|کد مقاله||کد نشریه||سال انتشار||مقاله انگلیسی||ترجمه فارسی||نسخه تمام متن|
|4393671||1305497||2010||7 صفحه PDF||سفارش دهید||دانلود رایگان|
The prehistory of sheep and cattle herding in South Africa's semi-arid Karoo region remains poorly documented. Yet the upper Karoo plays a key gateway role in one competing model of pastoralist expansion into the extreme south of the continent. Direct-dated prehistoric livestock remains from local rock shelters are too few to build an adequate chronology. An alternative is the direct dating of fiber temper in potsherds collected at livestock enclosures (kraals) built of low, dry-stone walling. Seventeen such 14C dates are reported, along with comparable thermoluminescence dates including three from pottery associated with Khoekhoe pastoralists in the ethnohistoric record. The earliest dated kraal in the upper Seacow valley is ∼Cal AD 1000 and the youngest is ∼Cal AD 1750, so it is likely that all of them are of pre-European (∼AD 1780) date. There was a continuous herder presence, buffered by local Bushman hunter-foragers who also took up herding but retained their own ceramic tradition. The dates are spread too thinly to verify gaps in the record that might signal short-term collapses in herding practice, like the one that preceded the Dutch trekboer invasion. Resident foragers first made fiber-tempered pottery here a full millennium before the advent of herding.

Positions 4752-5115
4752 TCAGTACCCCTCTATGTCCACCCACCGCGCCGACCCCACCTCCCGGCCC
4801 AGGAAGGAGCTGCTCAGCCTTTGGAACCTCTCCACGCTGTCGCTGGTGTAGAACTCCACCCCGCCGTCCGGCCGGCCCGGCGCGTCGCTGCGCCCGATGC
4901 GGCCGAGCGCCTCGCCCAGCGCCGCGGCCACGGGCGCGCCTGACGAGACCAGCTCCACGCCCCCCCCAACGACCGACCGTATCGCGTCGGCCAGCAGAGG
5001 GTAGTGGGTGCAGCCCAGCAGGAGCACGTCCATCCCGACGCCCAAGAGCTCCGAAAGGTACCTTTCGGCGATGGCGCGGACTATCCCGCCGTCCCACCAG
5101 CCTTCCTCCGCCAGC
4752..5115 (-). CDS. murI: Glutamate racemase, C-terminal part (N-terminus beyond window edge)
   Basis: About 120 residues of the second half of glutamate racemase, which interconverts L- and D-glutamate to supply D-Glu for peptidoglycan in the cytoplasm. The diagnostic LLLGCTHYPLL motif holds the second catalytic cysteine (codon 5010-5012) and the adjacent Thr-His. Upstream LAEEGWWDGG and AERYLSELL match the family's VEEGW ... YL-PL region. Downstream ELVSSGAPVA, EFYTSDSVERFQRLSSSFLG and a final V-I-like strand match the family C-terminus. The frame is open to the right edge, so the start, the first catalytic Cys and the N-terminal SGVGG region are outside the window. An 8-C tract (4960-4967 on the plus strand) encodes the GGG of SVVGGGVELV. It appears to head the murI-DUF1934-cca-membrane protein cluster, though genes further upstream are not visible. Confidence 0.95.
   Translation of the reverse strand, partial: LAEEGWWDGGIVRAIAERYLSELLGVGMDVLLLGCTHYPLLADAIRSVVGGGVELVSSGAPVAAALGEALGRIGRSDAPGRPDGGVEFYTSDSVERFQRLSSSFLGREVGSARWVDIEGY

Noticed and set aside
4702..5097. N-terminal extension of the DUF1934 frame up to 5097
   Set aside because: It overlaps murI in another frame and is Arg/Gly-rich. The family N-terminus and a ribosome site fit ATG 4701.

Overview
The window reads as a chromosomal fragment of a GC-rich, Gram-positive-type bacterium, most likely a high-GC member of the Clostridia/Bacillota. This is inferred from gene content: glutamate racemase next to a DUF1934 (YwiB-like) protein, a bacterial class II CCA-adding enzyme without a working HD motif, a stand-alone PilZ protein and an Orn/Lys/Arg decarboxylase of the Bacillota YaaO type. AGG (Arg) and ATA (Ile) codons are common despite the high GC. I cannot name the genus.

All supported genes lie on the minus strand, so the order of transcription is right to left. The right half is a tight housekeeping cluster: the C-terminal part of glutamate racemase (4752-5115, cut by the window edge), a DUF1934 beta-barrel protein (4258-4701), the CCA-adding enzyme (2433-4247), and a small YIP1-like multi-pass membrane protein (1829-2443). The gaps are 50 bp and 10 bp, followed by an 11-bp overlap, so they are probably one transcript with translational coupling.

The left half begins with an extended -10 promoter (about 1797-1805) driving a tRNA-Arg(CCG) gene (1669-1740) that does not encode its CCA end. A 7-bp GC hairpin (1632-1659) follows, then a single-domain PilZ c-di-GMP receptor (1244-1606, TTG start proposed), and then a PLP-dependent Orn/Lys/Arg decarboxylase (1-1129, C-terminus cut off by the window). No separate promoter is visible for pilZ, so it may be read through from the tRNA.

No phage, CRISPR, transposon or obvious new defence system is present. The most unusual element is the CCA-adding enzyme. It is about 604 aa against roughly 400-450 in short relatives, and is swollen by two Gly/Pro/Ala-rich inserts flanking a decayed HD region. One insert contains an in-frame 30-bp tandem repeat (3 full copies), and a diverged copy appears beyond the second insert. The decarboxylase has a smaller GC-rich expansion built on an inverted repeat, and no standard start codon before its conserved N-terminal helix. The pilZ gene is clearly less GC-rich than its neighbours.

Journal: Journal of Arid Environments - Volume 74, Issue 7, July 2010, Pages 842–848